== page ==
I understand that these have been drawn up by the PHP Frameworks Interoperability Group, and the focus is to be able to share libraries between the frameworks easily, so it doesn’t actually affect the average developer (unless you want to use framework library code, that is), but I find that coding standards are severely lacking in PHP and I agree with much of what they require (an exception being that the opening brace for class/method/etc is on the next line, but the same line for loops and conditions) so I decided I’m going to adhere as much as possible. Previously I used to code to the Zend Framework 1 guidelines.
So does anyone else code to these, and what are your thoughts on them? Do you vehemently object to anything? The tabs-vs-spaces thing seems to be an item of much contention, I find.
I find the entire thing a bit of a joke really. PSR-0 is backwards. Structuring your files to suit your autoloader rather than your autoloader to suit your file structure is a terrible idea.
As for PSR-1 and PSR-2, following them, or not following them, is going to have zero impact on anything really. If it suits your style anyway, do it, if it doesn’t, it doesn’t matter if you don’t use them. Keep in mind that any decent IDE can format the code in the way you prefer as you open a file.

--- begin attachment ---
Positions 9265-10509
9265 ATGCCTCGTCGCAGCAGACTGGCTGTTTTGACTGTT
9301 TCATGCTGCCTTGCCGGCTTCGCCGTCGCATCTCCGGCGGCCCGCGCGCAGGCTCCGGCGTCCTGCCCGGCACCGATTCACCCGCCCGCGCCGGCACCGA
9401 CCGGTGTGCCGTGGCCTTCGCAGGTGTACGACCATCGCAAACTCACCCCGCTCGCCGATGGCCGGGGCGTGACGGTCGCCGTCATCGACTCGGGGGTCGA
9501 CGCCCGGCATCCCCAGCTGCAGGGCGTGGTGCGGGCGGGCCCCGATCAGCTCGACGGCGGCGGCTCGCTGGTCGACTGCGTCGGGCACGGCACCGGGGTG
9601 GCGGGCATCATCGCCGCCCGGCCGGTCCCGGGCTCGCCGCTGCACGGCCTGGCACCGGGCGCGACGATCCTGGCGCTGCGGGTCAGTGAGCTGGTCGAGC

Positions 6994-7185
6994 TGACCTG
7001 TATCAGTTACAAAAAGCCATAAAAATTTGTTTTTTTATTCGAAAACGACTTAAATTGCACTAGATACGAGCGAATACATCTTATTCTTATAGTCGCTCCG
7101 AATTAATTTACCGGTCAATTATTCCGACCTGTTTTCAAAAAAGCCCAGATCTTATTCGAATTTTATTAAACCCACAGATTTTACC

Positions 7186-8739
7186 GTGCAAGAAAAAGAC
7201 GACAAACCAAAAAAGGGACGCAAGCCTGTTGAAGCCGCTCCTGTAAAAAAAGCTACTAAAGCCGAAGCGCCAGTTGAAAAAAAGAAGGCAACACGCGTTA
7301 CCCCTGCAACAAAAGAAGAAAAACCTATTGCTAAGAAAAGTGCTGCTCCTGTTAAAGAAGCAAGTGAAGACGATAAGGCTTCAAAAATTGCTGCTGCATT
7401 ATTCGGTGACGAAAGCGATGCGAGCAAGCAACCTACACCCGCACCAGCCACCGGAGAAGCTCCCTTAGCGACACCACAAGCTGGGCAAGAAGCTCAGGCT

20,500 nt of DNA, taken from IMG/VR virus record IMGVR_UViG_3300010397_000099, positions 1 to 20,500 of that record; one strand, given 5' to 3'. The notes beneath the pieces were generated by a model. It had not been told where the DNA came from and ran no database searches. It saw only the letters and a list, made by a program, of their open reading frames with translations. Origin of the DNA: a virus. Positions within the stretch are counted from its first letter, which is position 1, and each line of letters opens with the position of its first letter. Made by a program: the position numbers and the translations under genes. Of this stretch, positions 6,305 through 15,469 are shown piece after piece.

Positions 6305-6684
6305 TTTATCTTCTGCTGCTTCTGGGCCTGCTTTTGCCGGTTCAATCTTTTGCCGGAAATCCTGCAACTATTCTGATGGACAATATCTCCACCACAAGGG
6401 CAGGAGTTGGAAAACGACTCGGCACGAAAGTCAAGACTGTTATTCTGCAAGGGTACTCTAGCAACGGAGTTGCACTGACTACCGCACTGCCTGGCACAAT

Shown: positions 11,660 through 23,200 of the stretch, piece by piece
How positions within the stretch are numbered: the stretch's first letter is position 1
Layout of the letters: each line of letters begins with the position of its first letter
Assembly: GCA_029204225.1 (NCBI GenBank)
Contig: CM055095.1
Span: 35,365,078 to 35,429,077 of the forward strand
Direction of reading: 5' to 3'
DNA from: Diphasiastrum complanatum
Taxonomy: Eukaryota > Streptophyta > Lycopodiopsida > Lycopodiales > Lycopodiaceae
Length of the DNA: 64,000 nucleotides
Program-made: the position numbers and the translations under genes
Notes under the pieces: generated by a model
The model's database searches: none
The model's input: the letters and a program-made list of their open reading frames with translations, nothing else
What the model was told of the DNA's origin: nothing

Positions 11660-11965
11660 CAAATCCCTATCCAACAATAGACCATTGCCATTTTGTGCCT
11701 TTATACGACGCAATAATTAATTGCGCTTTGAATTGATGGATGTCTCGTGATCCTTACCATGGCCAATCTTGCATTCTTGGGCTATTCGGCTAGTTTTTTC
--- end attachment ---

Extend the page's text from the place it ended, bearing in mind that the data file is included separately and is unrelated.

I disagree about PSR-0, though I do appreciate your reasoning.
Due to the organisational structure defined in PSR-0 it is really easy to write a simple, compatible autoloader that will allow you to use libraries from various frameworks, even if your application code base is completely different. If you conform to their namespace specification as well (\vendor\package\etc) then it also provides a well structured organisation of your own code. If you were to replicate that into a file structure such as /libraries/vendor/package/etc.php then it’s easy to understand where files are and you have no messing when implementing other people’s libs. I like if for that simplicity. We’ve used libs from Symfony, Zend, Guzzle, Doctrine and more, and it all just works with a single autoloader. Maybe it is just more suitable for us than for others, but I like it. It also means that my code will work with other people’s frameworks if they want to use it, which makes it more worth my while.
As for reformatting code when you open a file, that will lead to unnecessary commits to your VCS as files will be detected as changed. It’s much simpler if everyone works to the same standard. Whether you use PSR standards or not, reformatting when you load a file isn’t the answer IMHO.
PSR-0 is going to be replaced soon anyway with PSR-4 which I think addresses this a bit. Also, I think it’s important for everyone on a team to work to the same coding standards, so like PSR-1 and PSR-2 for these - the point about version control is a good one. Given that several large projects have signed up to these standards, they are as good as any to follow. They closely match what I did before anyway (other than I used 2 space indents and put the opening brace of functions, methods and classes on the same line). I don’t think it matters what standards a team uses (though I have strong opinions on tabs vs spaces!), as long as they all use the same one and can reasonably justify why they use them.